The Hemispherectomy Foundation was founded to offer support and information, to raise money for camps, scholarships and to other financial needs of families who are touched by a child having a hemispherectomy or similar surgery. Care packages are sent to children in the hospital recovering from this surgery and information about this group is being collected for pediatric neurologists and neurosurgeons all over the US.
What is a Hemispherectomy?
A Hemispherectomy is a “surgical procedure in which half of the brain is removed or disconnected”. Because this surgery is severe, it is done often as a last resort – when drugs can’t control seizure disorders coming from one side of the brain, if a lesion is found in one hemisphere of the brain, for severe viral or bacterial infections that have damaged the brain, for tumors and for children with tuberous sclerosis. There are other neurological disorders that can affect one side of the brain and may lead to the need for a hemispherectomy. You can learn about the surgery and the need for it from the Facts page on the Hemispherectomy Foundation website.
When this surgery is done on children up to the age of 14, they have a better chance than older children and adults of gaining back the functions lost from the side of the brain that is removed. There is some paralysis on one side of the body and the risk other health problems. But, many children go on to live long lives and achieve remarkable things.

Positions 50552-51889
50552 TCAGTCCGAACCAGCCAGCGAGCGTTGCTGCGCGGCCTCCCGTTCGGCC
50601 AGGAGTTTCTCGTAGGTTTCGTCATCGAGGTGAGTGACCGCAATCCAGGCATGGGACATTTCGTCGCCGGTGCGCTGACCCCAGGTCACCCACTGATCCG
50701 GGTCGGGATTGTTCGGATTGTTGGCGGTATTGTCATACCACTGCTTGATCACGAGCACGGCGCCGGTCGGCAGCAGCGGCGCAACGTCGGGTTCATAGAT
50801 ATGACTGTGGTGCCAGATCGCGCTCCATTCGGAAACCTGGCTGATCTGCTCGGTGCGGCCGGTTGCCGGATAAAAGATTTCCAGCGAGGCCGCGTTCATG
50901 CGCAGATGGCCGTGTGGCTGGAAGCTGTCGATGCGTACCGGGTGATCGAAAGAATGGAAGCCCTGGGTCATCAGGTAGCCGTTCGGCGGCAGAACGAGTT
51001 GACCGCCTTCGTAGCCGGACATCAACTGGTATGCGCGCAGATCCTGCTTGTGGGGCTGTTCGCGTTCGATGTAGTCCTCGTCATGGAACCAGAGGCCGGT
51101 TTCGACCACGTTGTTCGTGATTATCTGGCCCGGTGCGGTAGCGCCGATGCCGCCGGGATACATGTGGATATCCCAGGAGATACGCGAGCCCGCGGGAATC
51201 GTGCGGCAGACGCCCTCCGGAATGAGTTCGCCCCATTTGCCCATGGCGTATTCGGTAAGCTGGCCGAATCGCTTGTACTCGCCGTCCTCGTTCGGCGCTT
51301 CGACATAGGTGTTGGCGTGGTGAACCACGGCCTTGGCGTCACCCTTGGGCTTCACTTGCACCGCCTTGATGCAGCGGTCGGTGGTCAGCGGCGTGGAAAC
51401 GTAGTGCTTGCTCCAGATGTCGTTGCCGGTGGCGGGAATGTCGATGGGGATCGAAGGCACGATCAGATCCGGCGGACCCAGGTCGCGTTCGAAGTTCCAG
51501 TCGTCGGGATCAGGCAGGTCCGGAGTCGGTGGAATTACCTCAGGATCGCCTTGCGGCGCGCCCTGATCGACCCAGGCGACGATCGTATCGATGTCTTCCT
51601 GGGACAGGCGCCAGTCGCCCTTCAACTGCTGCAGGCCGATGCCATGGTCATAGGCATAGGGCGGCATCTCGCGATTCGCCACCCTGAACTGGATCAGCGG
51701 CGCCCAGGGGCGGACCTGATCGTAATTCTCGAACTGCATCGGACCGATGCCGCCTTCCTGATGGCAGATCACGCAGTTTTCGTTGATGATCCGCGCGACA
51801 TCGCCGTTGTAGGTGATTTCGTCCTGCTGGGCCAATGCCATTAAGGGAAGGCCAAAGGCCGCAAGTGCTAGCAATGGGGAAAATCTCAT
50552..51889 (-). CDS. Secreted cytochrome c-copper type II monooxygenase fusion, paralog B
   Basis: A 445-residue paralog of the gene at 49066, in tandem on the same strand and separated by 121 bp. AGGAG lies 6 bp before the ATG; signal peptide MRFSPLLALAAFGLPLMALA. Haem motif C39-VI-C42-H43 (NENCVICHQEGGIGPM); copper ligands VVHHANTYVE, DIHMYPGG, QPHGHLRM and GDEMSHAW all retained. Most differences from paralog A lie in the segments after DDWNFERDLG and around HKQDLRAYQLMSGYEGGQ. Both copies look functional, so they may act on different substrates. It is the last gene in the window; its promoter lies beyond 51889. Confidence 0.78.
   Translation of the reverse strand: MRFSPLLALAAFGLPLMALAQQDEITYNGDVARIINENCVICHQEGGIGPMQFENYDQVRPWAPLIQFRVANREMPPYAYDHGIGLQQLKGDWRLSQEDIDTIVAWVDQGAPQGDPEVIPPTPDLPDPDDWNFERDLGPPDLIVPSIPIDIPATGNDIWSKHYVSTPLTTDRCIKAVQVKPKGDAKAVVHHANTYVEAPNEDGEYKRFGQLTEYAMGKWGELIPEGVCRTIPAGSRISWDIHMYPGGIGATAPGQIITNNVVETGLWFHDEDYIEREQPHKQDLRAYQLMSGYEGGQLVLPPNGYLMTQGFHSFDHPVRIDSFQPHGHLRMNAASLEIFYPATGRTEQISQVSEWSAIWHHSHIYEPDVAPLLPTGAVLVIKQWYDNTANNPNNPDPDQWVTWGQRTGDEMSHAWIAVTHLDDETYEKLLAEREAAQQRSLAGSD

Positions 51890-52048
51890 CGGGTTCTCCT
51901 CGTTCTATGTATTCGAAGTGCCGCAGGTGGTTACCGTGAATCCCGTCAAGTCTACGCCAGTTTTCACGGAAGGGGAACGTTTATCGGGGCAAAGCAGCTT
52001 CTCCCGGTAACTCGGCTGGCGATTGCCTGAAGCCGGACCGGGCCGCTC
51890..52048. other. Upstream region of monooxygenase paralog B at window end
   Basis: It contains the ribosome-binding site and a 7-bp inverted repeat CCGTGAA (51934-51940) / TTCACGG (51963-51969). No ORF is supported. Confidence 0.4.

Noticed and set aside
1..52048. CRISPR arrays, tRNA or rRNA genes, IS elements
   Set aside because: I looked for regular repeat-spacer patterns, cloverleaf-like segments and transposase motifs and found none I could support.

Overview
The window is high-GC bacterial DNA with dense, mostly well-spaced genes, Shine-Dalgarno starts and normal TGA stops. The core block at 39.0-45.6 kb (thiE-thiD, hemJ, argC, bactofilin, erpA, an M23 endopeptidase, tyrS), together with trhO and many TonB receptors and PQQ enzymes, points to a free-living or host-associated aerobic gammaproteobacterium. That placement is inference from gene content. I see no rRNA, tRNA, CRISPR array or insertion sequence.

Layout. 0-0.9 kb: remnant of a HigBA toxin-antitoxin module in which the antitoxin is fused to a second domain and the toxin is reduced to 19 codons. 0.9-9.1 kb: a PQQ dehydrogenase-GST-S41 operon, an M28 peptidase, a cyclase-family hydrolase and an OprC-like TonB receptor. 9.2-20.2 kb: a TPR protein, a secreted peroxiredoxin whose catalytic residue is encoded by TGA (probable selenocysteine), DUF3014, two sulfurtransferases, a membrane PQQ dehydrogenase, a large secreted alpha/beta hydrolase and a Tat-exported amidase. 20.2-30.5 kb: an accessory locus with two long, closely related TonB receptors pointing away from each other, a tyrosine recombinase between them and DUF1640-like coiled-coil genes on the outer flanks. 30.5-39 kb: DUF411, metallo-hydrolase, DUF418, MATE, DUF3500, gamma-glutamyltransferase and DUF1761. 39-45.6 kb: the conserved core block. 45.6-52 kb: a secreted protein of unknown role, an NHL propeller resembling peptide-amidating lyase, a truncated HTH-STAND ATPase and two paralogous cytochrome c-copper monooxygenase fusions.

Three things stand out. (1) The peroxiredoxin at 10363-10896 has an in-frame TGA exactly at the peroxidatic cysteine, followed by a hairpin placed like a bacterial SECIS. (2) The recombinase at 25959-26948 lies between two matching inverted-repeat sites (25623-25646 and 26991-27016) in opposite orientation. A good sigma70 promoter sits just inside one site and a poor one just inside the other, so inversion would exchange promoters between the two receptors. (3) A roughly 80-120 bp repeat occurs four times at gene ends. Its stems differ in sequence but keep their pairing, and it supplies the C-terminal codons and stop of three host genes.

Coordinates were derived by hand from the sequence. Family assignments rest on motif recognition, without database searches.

Support for Families
The Hemispherectomy Foundation provides an online support group and volunteers by phone so families can connect with one another before, during and after surgery. Information about specialists in your area and an up to date newsletter are also provided to members. There is no charge for any of these services. You do have to register since the group communicates about delicate and private matters.
One of the missions of the foundation is to help families financially. What better way to do that then with scholarships? The Winner’s Circle proudly promotes winners of their yearly $1000 scholarship recipients. This gives parents hope for their young children and encourages children who have undergone the surgery as well.
How to Help
Monetary donations are accepted and are tax deductible. Donations of small items, like stuffed animals, coloring books and gift cards are welcomed for care packages and for families in need. You can also volunteer to raise awareness, to help with fundraising or form a local support group.
Thanks to Dwan, from MommaDJane.com, whose daughter Gabby had a hemispherectomy in 2007. Dwan lead me to the foundation’s website. Gabby received a care package when she was in the hospital for a related surgery. This post is dedicated to Gabby.